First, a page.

Will we ever see a single dominant Android phone maker?
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Since its rise to prominence, one of Android’s defining features is its variety of manufacturers. HTC manufactured the first major Android release, the T-Mobile G1. Motorola manufactured the original Droid, which helped catapult Android into the mainstream. Samsung has been busy manufacturing all types of handsets on its way to being the top Android producer. At the same time, numerous other manufacturers have pumped out Android handsets of all ilks, from the most basic entry level phone to high-powered quad-core models.
Yet we live in a society that appreciates homogeneity. That is, we want things to be the same. That’s one reason the iPhone has fared so well. It raises an interesting question: will one Android manufacturer stand out and win most of the market?
The Big Four
Even now, with any manufacturer capable of installing the Android OS on its handsets, separation exists in the market. Much like the U.S. wireless industry, there is a BIg Four in Android manufacturers: Samsung, Motorola, HTC, and LG. All four of these companies have been largely successful with Android, and chances are none will break off of the platform any time soon. That could mean trouble for smaller manufacturers.
The dominance of this Big Four makes it increasingly difficult for other companies to gain a significant market share. Lesser known manufacturers, such as Huawei and ZTE, have made great efforts to enter the smartphone market by installing Android on high- and low-end devices. While they’ve found some success, it has mostly been with smaller carriers. Their lack of brand name recognition hurts them with the larger market.
The already established power of these four manufacturers could keep out newcomers in the same way that the power of Android and iOS have pushed out, and kept out, alternative platforms such as BlackBerry and Windows Mobile. From there, the market could narrow.
The year 2011 was a landmark one for Samsung. It started the year as the world’s fourth-largest smartphone producer, but ended up on top, passing Research In Motion, Apple, and long-time market leader Nokia along the way. Unsurprisingly, Samsung also ships more Android-powered handsets than any other manufacturer. Even at the smallest U.S. carrier, there are plenty of T-Mobile Samsung cell phones on display. They have entered essentially every portion of the smartphone market.
As Saul Alinksy describes in Rules for Radicals, power is not a static concept. Power is always moving, and no entity can hold a consistent amount of power. One is either gaining or losing power. As such, Samsung will have to continue gaining power, despite its current market lead, if it plans to remain atop the smartphone sales charts. Since the other three manufacturers hold the lion’s share of the remaining power, Samsung will have to pull from them. And therein we could see Samsung move towards becoming the single Android manufacturer.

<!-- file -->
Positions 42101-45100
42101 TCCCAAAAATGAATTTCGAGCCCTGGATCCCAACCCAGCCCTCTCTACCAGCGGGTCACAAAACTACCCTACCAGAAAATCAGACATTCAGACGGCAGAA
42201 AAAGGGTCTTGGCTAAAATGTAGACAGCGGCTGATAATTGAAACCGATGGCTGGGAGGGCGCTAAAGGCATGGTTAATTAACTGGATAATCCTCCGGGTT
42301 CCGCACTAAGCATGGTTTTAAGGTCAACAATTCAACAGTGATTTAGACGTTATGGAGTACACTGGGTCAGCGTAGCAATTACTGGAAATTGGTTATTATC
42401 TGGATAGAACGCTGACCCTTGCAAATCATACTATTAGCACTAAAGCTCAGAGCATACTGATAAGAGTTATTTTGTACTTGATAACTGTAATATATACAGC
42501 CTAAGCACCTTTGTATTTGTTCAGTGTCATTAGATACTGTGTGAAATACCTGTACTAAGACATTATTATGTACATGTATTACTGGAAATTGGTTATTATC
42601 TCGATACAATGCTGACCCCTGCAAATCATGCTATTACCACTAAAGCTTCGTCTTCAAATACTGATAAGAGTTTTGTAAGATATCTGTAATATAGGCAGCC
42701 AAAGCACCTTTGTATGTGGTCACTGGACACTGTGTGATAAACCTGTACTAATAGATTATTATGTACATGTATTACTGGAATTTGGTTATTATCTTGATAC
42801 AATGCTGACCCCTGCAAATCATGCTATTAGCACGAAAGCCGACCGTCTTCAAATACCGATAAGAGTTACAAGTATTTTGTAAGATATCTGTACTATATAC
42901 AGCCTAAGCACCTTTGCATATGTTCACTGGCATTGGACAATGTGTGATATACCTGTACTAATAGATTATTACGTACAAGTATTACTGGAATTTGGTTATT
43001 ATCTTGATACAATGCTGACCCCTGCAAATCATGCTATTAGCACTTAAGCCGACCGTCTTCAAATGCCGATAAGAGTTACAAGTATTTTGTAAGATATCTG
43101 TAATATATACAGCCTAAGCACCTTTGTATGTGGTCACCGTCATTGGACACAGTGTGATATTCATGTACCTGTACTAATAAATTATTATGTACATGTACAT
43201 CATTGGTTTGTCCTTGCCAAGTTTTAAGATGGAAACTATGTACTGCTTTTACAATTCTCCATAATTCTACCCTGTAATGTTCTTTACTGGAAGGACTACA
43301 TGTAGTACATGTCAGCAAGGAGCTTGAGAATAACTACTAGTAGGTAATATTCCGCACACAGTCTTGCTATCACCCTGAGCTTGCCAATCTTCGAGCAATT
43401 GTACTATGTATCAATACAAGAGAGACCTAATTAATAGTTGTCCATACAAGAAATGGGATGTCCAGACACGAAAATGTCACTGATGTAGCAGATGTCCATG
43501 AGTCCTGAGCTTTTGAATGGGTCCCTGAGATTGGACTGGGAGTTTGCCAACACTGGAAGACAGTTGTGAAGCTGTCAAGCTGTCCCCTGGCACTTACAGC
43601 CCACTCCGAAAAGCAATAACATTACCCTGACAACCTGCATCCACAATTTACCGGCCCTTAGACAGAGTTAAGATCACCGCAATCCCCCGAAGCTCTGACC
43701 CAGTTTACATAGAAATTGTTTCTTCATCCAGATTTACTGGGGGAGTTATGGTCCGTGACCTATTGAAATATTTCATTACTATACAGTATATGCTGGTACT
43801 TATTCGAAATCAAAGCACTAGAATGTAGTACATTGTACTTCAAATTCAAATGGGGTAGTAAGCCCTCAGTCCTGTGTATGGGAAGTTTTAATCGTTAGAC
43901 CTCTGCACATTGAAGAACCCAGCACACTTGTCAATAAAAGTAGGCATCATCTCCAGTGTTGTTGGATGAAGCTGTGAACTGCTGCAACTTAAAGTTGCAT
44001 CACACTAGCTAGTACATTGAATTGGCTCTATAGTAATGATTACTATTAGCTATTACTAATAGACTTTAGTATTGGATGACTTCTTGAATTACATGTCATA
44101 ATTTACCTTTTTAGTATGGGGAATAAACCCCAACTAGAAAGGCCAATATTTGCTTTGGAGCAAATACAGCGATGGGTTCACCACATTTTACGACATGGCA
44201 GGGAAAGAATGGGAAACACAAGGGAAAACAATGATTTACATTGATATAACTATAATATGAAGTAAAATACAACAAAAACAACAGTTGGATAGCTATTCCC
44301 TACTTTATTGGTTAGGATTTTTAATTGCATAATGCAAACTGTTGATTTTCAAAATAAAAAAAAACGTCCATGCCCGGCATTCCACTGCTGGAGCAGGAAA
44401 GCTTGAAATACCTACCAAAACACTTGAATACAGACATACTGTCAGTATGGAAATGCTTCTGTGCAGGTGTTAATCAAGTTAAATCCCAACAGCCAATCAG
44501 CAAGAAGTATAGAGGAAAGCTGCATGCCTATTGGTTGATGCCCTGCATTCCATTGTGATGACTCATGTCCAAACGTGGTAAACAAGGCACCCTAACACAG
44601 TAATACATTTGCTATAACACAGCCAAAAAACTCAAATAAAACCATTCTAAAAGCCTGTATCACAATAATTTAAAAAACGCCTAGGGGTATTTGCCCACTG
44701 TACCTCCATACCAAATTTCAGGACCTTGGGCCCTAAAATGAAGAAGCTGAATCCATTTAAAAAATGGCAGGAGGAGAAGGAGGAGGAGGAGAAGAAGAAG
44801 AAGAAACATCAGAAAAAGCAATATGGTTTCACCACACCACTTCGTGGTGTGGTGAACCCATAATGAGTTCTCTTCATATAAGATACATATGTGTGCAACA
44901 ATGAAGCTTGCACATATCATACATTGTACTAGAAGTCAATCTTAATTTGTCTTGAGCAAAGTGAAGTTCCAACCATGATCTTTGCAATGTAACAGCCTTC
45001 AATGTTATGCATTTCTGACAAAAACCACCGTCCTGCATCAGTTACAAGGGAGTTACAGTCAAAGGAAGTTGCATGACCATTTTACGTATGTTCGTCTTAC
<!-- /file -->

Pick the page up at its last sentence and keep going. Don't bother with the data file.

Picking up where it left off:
Of course, it’s not as simple as that. As Microsoft taught us in the 80s, the power lies with the platform developer, not the hardware manufacturer. Samsung has long been developing its Bada operating system, and could move in that direction as to avoid becoming a commodity manufacturer. There’s also a matter of another high-powered manufacturer.
Google and Motorola
Last year Google turned heads when it agreed to acquire Motorola Mobility. While Motorola had spun off its mobile unit with an eye on a sale, it seemed odd for Google to make that acquisition. At the time, many pundits speculated that Google desired a move towards the Apple model, wherein one entity controls the hardware and software. Yet that does not appear to be the case, at least for the time being.
Google claimed that it bought Motorola for its patent portfolio. Considering the ludicrous number of technology lawsuits currently in court, acquiring these patents certainly provides benefit to Google. Further demonstrating Google’s lack of desire to become another Apple in the smartphone market: they reportedly offered to sell Motorola’s handset manufacturing division to Huawei. That’s a pretty clear sign that they’re not into the manufacturing thing.
More platforms in the future
One thing that could throw a wrench in this entire idea is the development of two more mobile platforms. Research In Motion made waves recently when they company demonstrated its BlackBerry 10 platform. We will see those handsets later this year. Microsoft has made a big push with Windows Phone as well. With Nokia signed on, Microsoft could certainly make progress in the mobile market.
If RIM and Microsoft find success, what’s to stop Samsung from going all-in with Bada? After all, they are the largest smartphone manufacturer in the world, so they do hold some cards. If they see others cutting into Android’s and iOS’s market shares, they could choose to pursue a more sovereign path. Then again, the allure of free licensing from Android could keep them tethered to the Google platform.
The future of smartphones seems up in the air. With smartphones spreading far and wide, into previously unexplored markets, we’ll get a better idea of where the lines will be drawn. In the future there is a strong chance that we see just one Android manufacturer. It might not be Samsung, but one company will move to control the power in the Android environment. It’s just a matter of time.
Joe Pawlikowski writes and edits many technology blogs across the net. He writes about telecommuting and other work-from-home topics at his personal blog, A New Level.
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